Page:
Pucket and Dan Pucket questions regarding conversations that they had either among themselves or with Spitzer or the Wilhelms. Plaintiffs' attorneys asserted privilege and instructed the Puckets not to answer the questions. Plaintiffs argue that the communications are protected by the common interest doctrine. School District contends that the communications are not privileged.

The common interest doctrine is an exception to the rule that voluntary disclosure of confidential, privileged material to a third party waives the privilege. See In re Grand Jury Subpoena Duces Tecum, 112 F.3d at 922. The common interest doctrine permits persons or entities with a common interest to share privileged information without waiving the underlying privilege. See id.; see also In re Grand Jury Subpoenas 89-3 & 89-4, 902 F.2d 244, 248 (4th Cir. 1990). Because it is an exception to waiver, the common interest doctrine "presupposes the existence of an otherwise valid privilege, and the rule applies not only to communications subject to the attorney-client privilege, but also to communications protected by the work-product doctrine." In re Grand Jury Subpoenas 89-3 & 89-4, 902 F.2d at 249.

School District contests application of the common interest doctrine for three reasons. First, School District argues that the common interest doctrine cannot apply to communications between Spitzer and the Puckets before December 3, 2002, because this is the first time that the Becket Fund lawyers contacted the Puckets. Implicitly, School District is arguing that there is no attorney-client relationship between the Puckets and the Becket Fund before December 3, 2002, and thus, there is not an underlying privilege governing communications involving the Puckets.

School District's argument erroneously assumes that the underlying privilege must belong to the Puckets. Instead, the underlying privilege was the attorney-client privilege covering communications between the Becket Fund and Spitzer. As the court noted in its previous order dated April 13, 2006, communications between the Becket Fund and Spitzer were protected by the attorney-client privilege. Further, as discussed below, Spitzer could share the substance of these communications with the Puckets without waiving the attorney-client privilege because Spitzer and the Puckets had a common interest.

Second, School District argues that the common interest doctrine does not apply to communications between Spitzer and the Puckets because Spitzer and the Puckets do not have a legally cognizable common interest. The court disagrees. According to the Eighth Circuit, "[t]he common interest may be either legal, factual, or strategic in nature." In re Grand Jury Subpoena Duces Tecum, 112 F.3d at 922 (internal quotation omitted); see also Restatement (Third) of Law Governing Lawyers § 76 cmt. e (2000). Here, the court finds that Spitzer and the Puckets have a common legal and factual interest, namely the reinstatement of busing of Bethesda students. Spitzer, as the principal of Bethesda, worked actively throughout the summer, fall, and winter of 2002 to reinstate busing for Bethesda students. She eventually sought legal advice from the Becket Fund on how to obtain the reinstatement of busing. The Puckets, as parents of Bethesda students who lost busing benefits, are also seeking the reinstatement of busing. Through the assistance of Spitzer, the Puckets sought legal advice from the Becket Fund and filed a lawsuit seeking the reinstatement of busing.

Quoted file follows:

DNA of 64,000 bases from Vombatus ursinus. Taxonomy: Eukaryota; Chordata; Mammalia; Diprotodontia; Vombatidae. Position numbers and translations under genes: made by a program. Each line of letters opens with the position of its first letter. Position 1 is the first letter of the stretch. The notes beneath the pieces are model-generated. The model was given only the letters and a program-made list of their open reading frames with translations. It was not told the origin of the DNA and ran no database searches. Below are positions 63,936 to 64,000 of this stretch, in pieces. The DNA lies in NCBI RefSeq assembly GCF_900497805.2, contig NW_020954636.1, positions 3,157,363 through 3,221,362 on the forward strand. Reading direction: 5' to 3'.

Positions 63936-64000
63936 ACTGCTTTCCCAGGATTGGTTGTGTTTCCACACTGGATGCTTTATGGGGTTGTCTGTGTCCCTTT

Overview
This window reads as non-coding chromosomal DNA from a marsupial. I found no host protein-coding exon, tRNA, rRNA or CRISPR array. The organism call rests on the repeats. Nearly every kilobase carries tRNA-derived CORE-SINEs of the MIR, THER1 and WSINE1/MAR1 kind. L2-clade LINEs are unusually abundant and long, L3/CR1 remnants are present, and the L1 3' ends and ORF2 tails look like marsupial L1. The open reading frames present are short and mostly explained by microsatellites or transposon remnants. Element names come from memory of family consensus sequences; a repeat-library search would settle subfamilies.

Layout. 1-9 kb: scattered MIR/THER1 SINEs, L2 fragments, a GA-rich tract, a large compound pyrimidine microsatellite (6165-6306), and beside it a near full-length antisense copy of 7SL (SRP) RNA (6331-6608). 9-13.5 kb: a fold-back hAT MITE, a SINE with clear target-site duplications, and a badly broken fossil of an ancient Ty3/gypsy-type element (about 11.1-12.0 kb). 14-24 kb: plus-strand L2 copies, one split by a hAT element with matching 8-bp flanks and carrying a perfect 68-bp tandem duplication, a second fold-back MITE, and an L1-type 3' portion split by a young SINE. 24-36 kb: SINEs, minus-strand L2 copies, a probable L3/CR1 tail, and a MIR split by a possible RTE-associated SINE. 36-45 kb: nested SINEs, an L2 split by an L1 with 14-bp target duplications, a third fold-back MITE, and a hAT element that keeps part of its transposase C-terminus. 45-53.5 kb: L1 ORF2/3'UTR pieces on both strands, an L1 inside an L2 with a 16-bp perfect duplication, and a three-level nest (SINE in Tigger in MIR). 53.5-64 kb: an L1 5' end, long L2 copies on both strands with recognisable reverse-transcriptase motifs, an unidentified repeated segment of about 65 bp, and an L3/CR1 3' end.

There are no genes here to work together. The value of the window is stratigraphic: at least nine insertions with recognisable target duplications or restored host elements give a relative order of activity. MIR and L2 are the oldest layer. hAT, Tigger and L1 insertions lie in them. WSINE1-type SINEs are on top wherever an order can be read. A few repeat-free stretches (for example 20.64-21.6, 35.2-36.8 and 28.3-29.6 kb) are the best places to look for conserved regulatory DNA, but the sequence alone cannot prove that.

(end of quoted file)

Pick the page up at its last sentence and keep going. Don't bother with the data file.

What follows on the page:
Third, School District argues that the common interest doctrine only applies to communications that occurred in the presence of the Becket Fund attorneys. Plaintiffs respond by asserting that the common interest doctrine enables the Beckett Fund attorneys to communicate privileged legal strategy to Spitzer and have Spitzer forward that information to the Puckets without waiving the underlying privileged status.

The court disagrees with School District's contention that the common interest never applies to conversations between Spitzer and the Puckets that were held outside the presence of the Becket Fund attorneys. See IBJ Whitehall Bank & Trust Co. v. Cory & Assocs. Inc., No. Civ. A. 97 C 5827, 1999 WL 617842, at *6 (N.D. Ill. Aug. 12, 1999); see also Reginald Martin Agency, Inc. v. Conseco Med. Ins. Co., No. 1:04-cv-01587-TAB-RLY, 2006 WL 3197149, at *3 (S.D. Ind. March 31, 2006) (applying Indiana law). But see Schachar v. Am. Acad. of Ophthalmology, Inc., 106 F.R.D. 187, 193 (N.D. Ill. 1985) (stating that attorney must be a party to the communication for the common interest doctrine to apply). In IBJ Whitehall Bank & Trust Co, the third-party defendant sought discovery of several communications between two parties who had a common interest. The third-party defendant argued that the common interest doctrine did not apply because the communications occurred outside the presence of the parties' attorneys. After analyzing the underlying policies served by the attorney-client privilege and the common interest doctrine, the District Court for the Northern District of Illinois disagreed. The court held that the common interest doctrine applies to privileged communications between parties in three instances: "(1) one party is seeking confidential information from the other on behalf of an attorney;

(2) one party is relaying confidential information to the other on behalf of an attorney; and (3) the parties are communicating work product that is related to the litigation." Id. at *6.

This court finds the district court's reasoning in IBJ Whitehall Bank & Trust Co., including its rejection of Schachar, persuasive. The court thus adopts it here. As a result, the court finds that Spitzer's communication of confidential, privileged legal advice from the Becket Fund attorneys to the Puckets is protected by the common interest doctrine, even if these communications occurred outside the presence of the Becket Fund attorneys. Just because Spitzer and the Puckets communicated about this case, however, does not make that communication per se privileged. See Reginald Martin Agency, Inc., 2006 WL 3197149, at *3. Instead, the underlying substance of the communication must be privileged in that it must involve either work product or the solicitation or giving of legal advice. See id.